So what did you get up to during lockdown…?

Lockdown, Covid and furlough were words we had probably never used before this year. But are now part of our everyday lexicon. But it’s not just words, but lived experience, that inspired this group of five people to begin a process of profound re-evaluation.


This is the output from three months of Zoom calls, chats, confessions, big questions and banter during lockdown. It isn’t a manifesto, it isn’t an agenda, but it might just be the beginnings of a better way to live our lives.


Suddenly, many of us found we had a lot more time than we could imagine. For some, this was scary, especially the self-employed amongst us, but after the initial shock, the extra time allowed us to begin thinking creatively about how we could overcome the challenges of lockdown, re-engineer our businesses and begin to build back better. For those who continued to work at or near full capacity from home, not having to commute or attend pointless meetings meant we still had more time to dedicate to what we begun to reappraise and appreciate as the important things. Having extra time and flexibility allowed us to shop more locally and cook more adventurous and wholesome meals rather than dragging ourselves round a supermarket to buy a frozen meal to sling in the microwave before collapsing in front of Netflix.


Most of us found we had more time on our hands and we used this to think pretty hard about lots of things. It was through this reflection that we began to question our views on the important things. New perspectives and insights flowed from this period of – sometimes enforced – reflection. It’s perhaps a habit we should make more time for when and if things return to normal.


Under the strictest part of the lockdown, getting outdoors in nature to exercise was the highlight of the day – and the importance of being outdoors in nature assumed a much higher priority. Some missed the buzz of crowded pubs, restaurants and events, but for others, not having to deal with packed supermarkets, overcrowded trains or congested roads was a revelation. Yet despite the absence of crowds, seeking contact with smaller groups of friends or neighbours became more important. The weekly NHS clap was a focal point for many communities – as was the rapid emergence of neighbourhood mutual support groups. The experience differed quite dramatically for rural and city dwellers, the former really appreciated direct access to wide open spaces; the latter understood the importance of access to well-maintained green spaces inside the city limits.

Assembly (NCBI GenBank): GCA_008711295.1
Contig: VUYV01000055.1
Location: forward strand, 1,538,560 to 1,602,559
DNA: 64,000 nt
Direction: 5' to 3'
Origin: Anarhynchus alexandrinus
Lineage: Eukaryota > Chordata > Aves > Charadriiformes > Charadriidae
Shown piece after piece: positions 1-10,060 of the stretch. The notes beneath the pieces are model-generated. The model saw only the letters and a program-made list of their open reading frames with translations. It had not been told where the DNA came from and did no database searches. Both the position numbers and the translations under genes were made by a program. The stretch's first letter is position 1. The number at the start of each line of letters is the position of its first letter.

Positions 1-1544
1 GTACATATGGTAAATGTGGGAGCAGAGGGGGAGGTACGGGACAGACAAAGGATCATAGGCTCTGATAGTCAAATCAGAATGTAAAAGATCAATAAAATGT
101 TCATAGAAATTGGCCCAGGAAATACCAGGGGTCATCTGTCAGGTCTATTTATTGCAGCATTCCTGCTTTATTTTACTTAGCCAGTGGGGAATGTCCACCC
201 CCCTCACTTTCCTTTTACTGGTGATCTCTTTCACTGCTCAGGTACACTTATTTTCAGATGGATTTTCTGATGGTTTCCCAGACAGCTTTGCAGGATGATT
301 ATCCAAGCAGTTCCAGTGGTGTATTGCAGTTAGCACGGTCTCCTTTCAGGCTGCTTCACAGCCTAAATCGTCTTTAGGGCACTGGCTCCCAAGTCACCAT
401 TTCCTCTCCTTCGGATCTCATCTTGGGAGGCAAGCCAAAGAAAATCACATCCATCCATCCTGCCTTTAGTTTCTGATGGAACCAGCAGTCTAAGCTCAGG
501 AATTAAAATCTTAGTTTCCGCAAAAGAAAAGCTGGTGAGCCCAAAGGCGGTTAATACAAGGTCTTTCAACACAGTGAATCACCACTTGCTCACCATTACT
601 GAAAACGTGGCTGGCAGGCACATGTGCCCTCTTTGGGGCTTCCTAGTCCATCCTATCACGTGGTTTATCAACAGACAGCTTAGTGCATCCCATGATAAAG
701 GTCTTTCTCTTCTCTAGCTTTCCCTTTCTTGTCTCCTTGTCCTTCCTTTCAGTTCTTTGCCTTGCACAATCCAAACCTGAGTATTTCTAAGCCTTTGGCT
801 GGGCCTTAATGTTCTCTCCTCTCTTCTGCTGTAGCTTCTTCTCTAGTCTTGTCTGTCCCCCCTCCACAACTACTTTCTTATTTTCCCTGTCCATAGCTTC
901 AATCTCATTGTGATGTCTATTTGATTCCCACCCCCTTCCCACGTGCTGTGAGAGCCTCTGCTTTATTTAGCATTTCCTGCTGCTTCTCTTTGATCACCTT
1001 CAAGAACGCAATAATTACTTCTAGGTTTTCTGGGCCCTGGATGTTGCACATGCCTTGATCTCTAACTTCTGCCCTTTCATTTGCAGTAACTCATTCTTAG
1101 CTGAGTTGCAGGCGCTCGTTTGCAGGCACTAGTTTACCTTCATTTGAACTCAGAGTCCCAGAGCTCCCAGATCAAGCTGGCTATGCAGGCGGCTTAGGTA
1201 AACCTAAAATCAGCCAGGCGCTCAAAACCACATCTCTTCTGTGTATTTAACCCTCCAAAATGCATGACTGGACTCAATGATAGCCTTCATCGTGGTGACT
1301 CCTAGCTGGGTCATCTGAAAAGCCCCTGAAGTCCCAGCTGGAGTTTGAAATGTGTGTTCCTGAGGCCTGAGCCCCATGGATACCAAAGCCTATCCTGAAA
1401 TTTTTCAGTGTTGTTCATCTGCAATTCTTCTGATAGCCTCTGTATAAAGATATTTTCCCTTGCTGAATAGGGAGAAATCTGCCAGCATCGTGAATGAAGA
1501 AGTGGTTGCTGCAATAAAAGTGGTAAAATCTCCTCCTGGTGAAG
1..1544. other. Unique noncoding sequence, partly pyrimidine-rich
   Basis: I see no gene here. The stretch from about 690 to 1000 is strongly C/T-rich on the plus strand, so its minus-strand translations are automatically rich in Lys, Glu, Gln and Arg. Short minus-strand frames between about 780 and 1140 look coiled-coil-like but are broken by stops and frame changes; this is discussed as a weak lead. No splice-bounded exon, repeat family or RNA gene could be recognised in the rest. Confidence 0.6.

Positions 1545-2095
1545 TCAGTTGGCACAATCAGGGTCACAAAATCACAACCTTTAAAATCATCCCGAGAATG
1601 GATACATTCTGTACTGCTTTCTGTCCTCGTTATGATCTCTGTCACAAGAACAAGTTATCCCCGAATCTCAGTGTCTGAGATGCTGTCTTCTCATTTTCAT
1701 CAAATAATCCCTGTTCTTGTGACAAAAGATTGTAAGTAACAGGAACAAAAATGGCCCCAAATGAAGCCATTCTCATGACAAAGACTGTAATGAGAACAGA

Working less intensely, not commuting, having time to exercise properly meant many of us had more energy to dedicate to life outside work. Some of us found new balance between working and family life and were inspired to become much more engaged parents. There was a sense that work consumes too much energy, leaving little inclination at the end of a busy day to engage in the community, nature friendships and be properly present for wives and children. There was also a sense that a lot of the demand work placed upon us were arbitrary and unnecessary.


The combination of more time and more energy triggered a surge in creativity which created a positive environment for innovative responses to working through the pandemic. Too often, our working lives are spent ticking boxes and jumping through hoops; leaving precious little time or energy to maintain a sense of mission and purpose. There was a consensus that this needs to change, post-pandemic, and a new-found willingness to take risks to bring this change about.


Essentially, we all agreed that we spent too much time chasing short term goals, career progression and the material benefits that go with working a 50-60 hour week without stopping to examine the reasons why.

We justify spending 10-15 hours a week on the road or on the train and working longer hours and jumping though those hoops to provide what we think out families want – smarter clothes, flasher cars, fancier holidays, and accept the sacrifices these entail.